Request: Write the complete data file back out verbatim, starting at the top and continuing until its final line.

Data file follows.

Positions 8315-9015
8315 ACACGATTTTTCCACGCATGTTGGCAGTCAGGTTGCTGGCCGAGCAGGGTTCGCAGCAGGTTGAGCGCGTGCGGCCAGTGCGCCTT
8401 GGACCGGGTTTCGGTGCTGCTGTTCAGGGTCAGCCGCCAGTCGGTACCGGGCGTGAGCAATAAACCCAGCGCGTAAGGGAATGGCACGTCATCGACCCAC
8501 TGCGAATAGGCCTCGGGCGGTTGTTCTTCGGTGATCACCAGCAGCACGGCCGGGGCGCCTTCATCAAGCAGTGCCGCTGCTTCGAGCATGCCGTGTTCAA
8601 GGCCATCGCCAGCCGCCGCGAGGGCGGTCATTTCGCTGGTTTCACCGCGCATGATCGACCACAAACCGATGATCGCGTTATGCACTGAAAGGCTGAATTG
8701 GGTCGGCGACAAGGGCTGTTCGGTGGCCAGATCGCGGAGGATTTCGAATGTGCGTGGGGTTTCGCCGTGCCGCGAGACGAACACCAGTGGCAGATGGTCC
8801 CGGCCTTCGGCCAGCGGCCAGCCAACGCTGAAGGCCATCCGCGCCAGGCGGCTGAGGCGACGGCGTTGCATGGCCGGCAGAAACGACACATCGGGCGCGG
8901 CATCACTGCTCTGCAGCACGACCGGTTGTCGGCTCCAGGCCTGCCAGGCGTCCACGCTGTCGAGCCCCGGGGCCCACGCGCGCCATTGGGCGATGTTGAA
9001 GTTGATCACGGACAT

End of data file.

Positions 8315-9015
8315 ACACGATTTTTCCACGCATGTTGGCAGTCAGGTTGCTGGCCGAGCAGGGTTCGCAGCAGGTTGAGCGCGTGCGGCCAGTGCGCCTT
8401 GGACCGGGTTTCGGTGCTGCTGTTCAGGGTCAGCCGCCAGTCGGTACCGGGCGTGAGCAATAAACCCAGCGCGTAAGGGAATGGCACGTCATCGACCCAC
8501 TGCGAATAGGCCTCGGGCGGTTGTTCTTCGGTGATCACCAGCAGCACGGCCGGGGCGCCTTCATCAAGCAGTGCCGCTGCTTCGAGCATGCCGTGTTCAA
8601 GGCCATCGCCAGCCGCCGCGAGGGCGGTCATTTCGCTGGTTTCACCGCGCATGATCGACCACAAACCGATGATCGCGTTATGCACTGAAAGGCTGAATTG
8701 GGTCGGCGACAAGGGCTGTTCGGTGGCCAGATCGCGGAGGATTTCGAATGTGCGTGGGGTTTCGCCGTGCCGCGAGACGAACACCAGTGGCAGATGGTCC
8801 CGGCCTTCGGCCAGCGGCCAGCCAACGCTGAAGGCCATCCGCGCCAGGCGGCTGAGGCGACGGCGTTGCATGGCCGGCAGAAACGACACATCGGGCGCGG
8901 CATCACTGCTCTGCAGCACGACCGGTTGTCGGCTCCAGGCCTGCCAGGCGTCCACGCTGTCGAGCCCCGGGGCCCACGCGCGCCATTGGGCGATGTTGAA
9001 GTTGATCACGGACAT